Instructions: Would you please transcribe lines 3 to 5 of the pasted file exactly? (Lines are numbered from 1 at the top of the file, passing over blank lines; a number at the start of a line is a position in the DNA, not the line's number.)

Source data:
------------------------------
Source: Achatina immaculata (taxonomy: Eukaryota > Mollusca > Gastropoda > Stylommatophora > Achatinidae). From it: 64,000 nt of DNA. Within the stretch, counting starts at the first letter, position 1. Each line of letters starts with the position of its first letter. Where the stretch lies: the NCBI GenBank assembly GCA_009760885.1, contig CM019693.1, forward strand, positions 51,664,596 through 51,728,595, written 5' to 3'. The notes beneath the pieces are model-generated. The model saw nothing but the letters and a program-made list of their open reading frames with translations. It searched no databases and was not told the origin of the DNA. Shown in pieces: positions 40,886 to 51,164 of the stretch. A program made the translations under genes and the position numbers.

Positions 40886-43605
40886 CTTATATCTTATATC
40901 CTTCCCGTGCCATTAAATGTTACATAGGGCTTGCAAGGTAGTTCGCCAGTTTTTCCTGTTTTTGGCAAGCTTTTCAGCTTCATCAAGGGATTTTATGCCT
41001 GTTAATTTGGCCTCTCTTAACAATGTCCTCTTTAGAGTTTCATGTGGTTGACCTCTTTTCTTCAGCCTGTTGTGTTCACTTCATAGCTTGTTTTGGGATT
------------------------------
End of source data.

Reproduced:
40886 CTTATATCTTATATC
40901 CTTCCCGTGCCATTAAATGTTACATAGGGCTTGCAAGGTAGTTCGCCAGTTTTTCCTGTTTTTGGCAAGCTTTTCAGCTTCATCAAGGGATTTTATGCCT
41001 GTTAATTTGGCCTCTCTTAACAATGTCCTCTTTAGAGTTTCATGTGGTTGACCTCTTTTCTTCAGCCTGTTGTGTTCACTTCATAGCTTGTTTTGGGATT